Expressing creativity is an essential part of development for all people. With that core belief, The Council is committeed to providing access to the arts and art making to individuals with developmental disabilities, their families and caregivers. Promoting advocacy through art is a rich part of The Councl's history established through the Weber Gallery. This work continues today through many outreach efforts and collaborations with local agencies.
The Council has relationships with many Louisville area adult day training programs and social clubs to provide art making and creative expression opportunities. These workshops are specifically designed for individuals with developmental disabilities to develop their skills of self-awareness and self-expression. For more information, please contact Shawna Dellecave
Getting together to make art and express creatively is a great way to grow as a community. Make sure you are on our email list to receive invitations to our community art making events.
The Council is honored to collaborate with the 874K Disabilities Coalition Rally in Frankfort, KY to provide an advocacy poster making session. The 874K Rally is organized by The Commonwealth Council on Developmental Disabilities and the Advocacy Action Network. Participants of the poster making session create collages to show "What's important to me" for use as a visual aid when speaking with elected officials and rallying in the Capitol building. The Council is honored to be part of the event! The 874K rally is an annual event and more information can be found here.
Caregivers and direct support professionals play a vital role in the life of individuals with developmental disabilities. Research has shown that such responsibilities, while very rewarding, are also demanding and isolating at times. We know that they health of caregivers is so important. The Council's Care for the Caregiver Art Making workshop is unique way to learn about the importance of self-care and overall health for specialized caregivers. This workshop can be offered to parent groups as well as agencies who employ direct support professionals. Please contact Shawna Dellecave for more information.
Helping live performing arts like theater and dance to be accessible to individuals with developmental disabilities and their families is part of The Council's goal of true community inclusion. The Council partners with many local Louisville agencies to provide free tickets to families for performaces; here's a list of performances that were shared in 2019 and 2020:
Are you an artist with a developmental disability looking for ways to share your art with our community? Through The Council, Shawna has helped many artists to learn more about how to lead an art making workshop, exhibit art and how apply for grants that support art making. Please contact Shawna Dellecave to talk more about how to get more involved with your community.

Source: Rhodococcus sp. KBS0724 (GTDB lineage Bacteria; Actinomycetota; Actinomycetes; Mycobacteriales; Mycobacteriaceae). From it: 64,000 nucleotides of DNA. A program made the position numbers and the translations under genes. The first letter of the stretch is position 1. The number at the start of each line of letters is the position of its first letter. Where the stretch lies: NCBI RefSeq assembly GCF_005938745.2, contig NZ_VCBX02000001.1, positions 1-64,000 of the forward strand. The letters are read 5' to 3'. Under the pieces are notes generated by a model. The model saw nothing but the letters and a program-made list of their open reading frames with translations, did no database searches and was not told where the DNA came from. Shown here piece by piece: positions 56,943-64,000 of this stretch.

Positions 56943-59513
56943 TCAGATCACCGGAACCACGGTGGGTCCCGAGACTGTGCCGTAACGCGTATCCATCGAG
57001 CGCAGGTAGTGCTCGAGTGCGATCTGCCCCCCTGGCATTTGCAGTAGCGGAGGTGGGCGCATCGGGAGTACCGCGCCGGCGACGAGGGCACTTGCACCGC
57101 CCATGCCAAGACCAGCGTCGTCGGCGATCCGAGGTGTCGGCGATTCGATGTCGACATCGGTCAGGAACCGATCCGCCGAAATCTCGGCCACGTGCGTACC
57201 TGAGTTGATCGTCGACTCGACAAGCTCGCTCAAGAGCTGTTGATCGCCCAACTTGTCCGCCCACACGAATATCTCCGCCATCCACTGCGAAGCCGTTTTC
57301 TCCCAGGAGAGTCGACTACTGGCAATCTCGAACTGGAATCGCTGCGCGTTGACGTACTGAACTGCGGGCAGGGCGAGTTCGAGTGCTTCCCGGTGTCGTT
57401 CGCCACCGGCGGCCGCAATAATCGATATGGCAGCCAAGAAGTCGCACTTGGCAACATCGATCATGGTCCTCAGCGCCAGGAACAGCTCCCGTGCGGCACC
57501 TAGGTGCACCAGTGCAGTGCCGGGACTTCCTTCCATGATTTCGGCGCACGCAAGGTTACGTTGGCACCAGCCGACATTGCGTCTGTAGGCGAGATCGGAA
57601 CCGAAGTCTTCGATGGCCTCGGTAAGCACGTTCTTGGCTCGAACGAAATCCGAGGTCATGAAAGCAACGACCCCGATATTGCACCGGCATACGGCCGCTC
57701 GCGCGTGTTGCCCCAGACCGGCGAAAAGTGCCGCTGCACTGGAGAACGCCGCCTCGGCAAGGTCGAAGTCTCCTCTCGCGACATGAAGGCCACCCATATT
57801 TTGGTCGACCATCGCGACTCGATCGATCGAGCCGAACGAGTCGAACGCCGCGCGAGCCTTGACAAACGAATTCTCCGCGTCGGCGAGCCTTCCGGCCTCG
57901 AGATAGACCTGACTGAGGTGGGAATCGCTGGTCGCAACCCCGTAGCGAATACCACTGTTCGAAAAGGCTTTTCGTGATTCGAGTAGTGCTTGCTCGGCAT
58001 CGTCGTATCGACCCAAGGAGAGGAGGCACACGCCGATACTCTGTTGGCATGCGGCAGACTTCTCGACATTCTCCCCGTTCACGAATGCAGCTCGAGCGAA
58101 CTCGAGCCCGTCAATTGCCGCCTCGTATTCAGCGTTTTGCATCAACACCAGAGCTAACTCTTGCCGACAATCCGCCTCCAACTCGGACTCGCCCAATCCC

The Hope Vision Voice Art Show (2019)- This art show highlighted sixty (60) different artists all of whom are affected by a developmental and/or intellectual disability. The collection of art included work that was created by established artists and novices. Each artists was invited to share their personal artistic interpretation on the concepts of hope, vision and voice. The show as a whole expressed joyful celebration for our community.
Art as Memory Project (2015) - A visual art and digital storytelling project that gave voice to the unique stories of individuals with disabilities in our community. The Gallery partnered with local professional artists working in a variety of media, hosting workshops that allowed our constituents to explore the themes of memory, identity and self. A team of U of L doctoral students documented the yearlong project, resulting in a film that was screened on the U of L campus in fall 2015.
Nothing About Me Without Me Project (2016 and 2017) Professional artists working in a variety of media (sculpture, photography, digital media, collage, drawing, performing arts, etc.) will lead workshops that provide participants with disabilities - both children and adults - with the skills and tools to explore and share their personal stories through the creation of art. The project culminated with multimedia works produced by a team of U of L students. The title of the project, "Nothing About Me Without Me," has its roots in the disability rights movement.